Antioxidants, Diet and Cancer

Cancer is on the rise. In 1988, the Surgeon General estimated that an American born in 1985 has a 30 percent chance of dying from this disease. This figure doesn’t take into account the individuals who will get cancer and survive. Cancer is a slowing growing disease (actually group of diseases) egged on by the cumulative effects of cancer promoting substances and activities. At least 80 percent of cancers are caused by lifestyle habits, including diet. Fortunately, diet, especially one rich in antioxidants, can protect you against cancer.


In the fall of 1989, a group of scientists from around the world met in London to talk about antioxidants. Everyday, normal metabolic processes as well as environmental pollutants, tobacco smoke, and rancid fats create highly reactive molecules called free radicals. Free radicals damage cells and may impede health. During their three day meeting, researchers reviewed the evidence and discovered that antioxidants reduce free radical damage and possibly cancer.


Antioxidants come in a variety of forms. Plants are a plentiful and powerful source of antioxidants in part because these botanicals often have an affinity for particular organs. For example, the antioxidant acting flavonoids in milk thistle target the liver. Those in ginkgo are attracted to the central nervous system, including the brain. Probably the most well known plant antioxidants are carotenoids, the yellow pigment found in many fruits and vegetables.


In addition, antioxidants can include vitamins such as C, E, and A, and minerals like selenium, zinc, copper, and manganese. Here are some of the findings from the London conference on a fraction of the antioxidants available to us.


Eat Your Fruits and Vegetables

The echo of motherly advice, “eat your vegetables”, is now being heard in scientific laboratories. In a paper presented by the National Cancer Institute, Regina Ziegler reviewed the relationship between vegetable, fruit and carotenoid intake, and cancer rates. Of the many hundreds of carotenoids found in our food–primarily fruits and vegetables–many are antioxidants. Beta-carotene is the most abundant and well known carotenoid.


Ziegler found a definite link between fruits and vegetables in the diet, and cancer. The strongest relationship was for lung cancer, although cancer of the stomach, cervix, neck, breast, and bladder were also reported. However, some of the studies Ziegler analyzed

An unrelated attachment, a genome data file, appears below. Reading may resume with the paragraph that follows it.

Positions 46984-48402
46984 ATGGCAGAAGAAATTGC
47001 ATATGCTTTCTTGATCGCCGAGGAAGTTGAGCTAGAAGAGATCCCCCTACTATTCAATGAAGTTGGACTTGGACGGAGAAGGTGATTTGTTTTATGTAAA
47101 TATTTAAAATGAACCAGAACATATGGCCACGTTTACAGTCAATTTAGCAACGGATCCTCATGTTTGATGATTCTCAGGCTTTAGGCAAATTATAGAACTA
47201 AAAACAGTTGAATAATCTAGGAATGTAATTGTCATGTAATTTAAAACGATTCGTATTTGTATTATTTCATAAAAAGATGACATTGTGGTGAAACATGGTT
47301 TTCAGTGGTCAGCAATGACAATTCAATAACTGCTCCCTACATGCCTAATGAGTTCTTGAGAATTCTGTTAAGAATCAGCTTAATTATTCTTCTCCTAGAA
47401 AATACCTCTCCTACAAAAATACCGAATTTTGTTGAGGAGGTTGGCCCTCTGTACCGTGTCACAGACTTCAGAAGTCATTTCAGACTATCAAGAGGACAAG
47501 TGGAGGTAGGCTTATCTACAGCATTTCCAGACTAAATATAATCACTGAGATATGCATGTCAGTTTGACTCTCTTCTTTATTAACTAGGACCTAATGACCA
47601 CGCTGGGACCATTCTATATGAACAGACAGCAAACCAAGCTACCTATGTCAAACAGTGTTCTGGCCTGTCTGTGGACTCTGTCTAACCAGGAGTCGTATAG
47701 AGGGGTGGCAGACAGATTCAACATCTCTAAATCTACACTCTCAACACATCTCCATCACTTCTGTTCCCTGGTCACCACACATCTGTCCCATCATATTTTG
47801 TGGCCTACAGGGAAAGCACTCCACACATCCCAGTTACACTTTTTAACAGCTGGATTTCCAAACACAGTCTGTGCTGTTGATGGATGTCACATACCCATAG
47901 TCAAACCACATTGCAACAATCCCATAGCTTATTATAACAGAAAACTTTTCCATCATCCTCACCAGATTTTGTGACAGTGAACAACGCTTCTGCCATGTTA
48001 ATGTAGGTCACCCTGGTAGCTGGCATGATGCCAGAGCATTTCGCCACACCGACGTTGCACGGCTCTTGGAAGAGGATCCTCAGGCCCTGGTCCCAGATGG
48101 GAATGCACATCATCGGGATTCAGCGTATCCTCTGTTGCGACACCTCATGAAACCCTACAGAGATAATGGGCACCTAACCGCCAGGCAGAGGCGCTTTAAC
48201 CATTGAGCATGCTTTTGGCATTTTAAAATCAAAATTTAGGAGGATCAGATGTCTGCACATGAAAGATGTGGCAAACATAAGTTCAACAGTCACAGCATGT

lasted for only five years. Considering that cancer may take 20 or more years to develop, the association between vegetables and cancer may be even stronger. Ziegler also admits that when you eat your fruit and vegetables, fiber and other antioxidants such as vitamin C
may also protect against cancer.


Although we don’t know all the ins and outs of the vegetable-cancer connection, there is, without a doubt, a benefit. It is sad that most Americans neglect this portion of their diet. The Second National Health and Nutrition Examination Survey revealed that only 10 percent of the 12,000 adults it surveyed ate the recommended five servings of fruits and vegetables each day.


Remission with Beta-Carotene

One-quarter of the world’s population chews some type of drug-like plant whether it be tobacco, a tobacco mixture, betel leaves or coca leaves. While tobacco is the main cause of mouth cancer, other chewing substances may also contribute to this condition.


Research teams from Canada and India cooperated to study the effect of antioxidants on precancerous mouth tumors in Indian fishermen who chewed tobacco containing betel quids. Only six months of vitamin A therapy led to a complete remission of leukoplakia, a
precancerous lesion also known as smoker’s patch, in over half of the treated fishermen. Beta-carotene was less effective, helping nearly 15 percent of the subjects who took it. More encouraging news was that no new smoker’s patches developed during the test period in any of the fishermen taking vitamin A, and in only half of the beta-carotene group.


These exciting results have prompted a new idea in cancer research. Besides talking about chemotherapy, scientists are now speculating about chemoprevention using agents such as antioxidant vitamins. As investigators learn more about cancer and how nutritional intervention can halt or slow its progress, more precise treatment plans will be developed.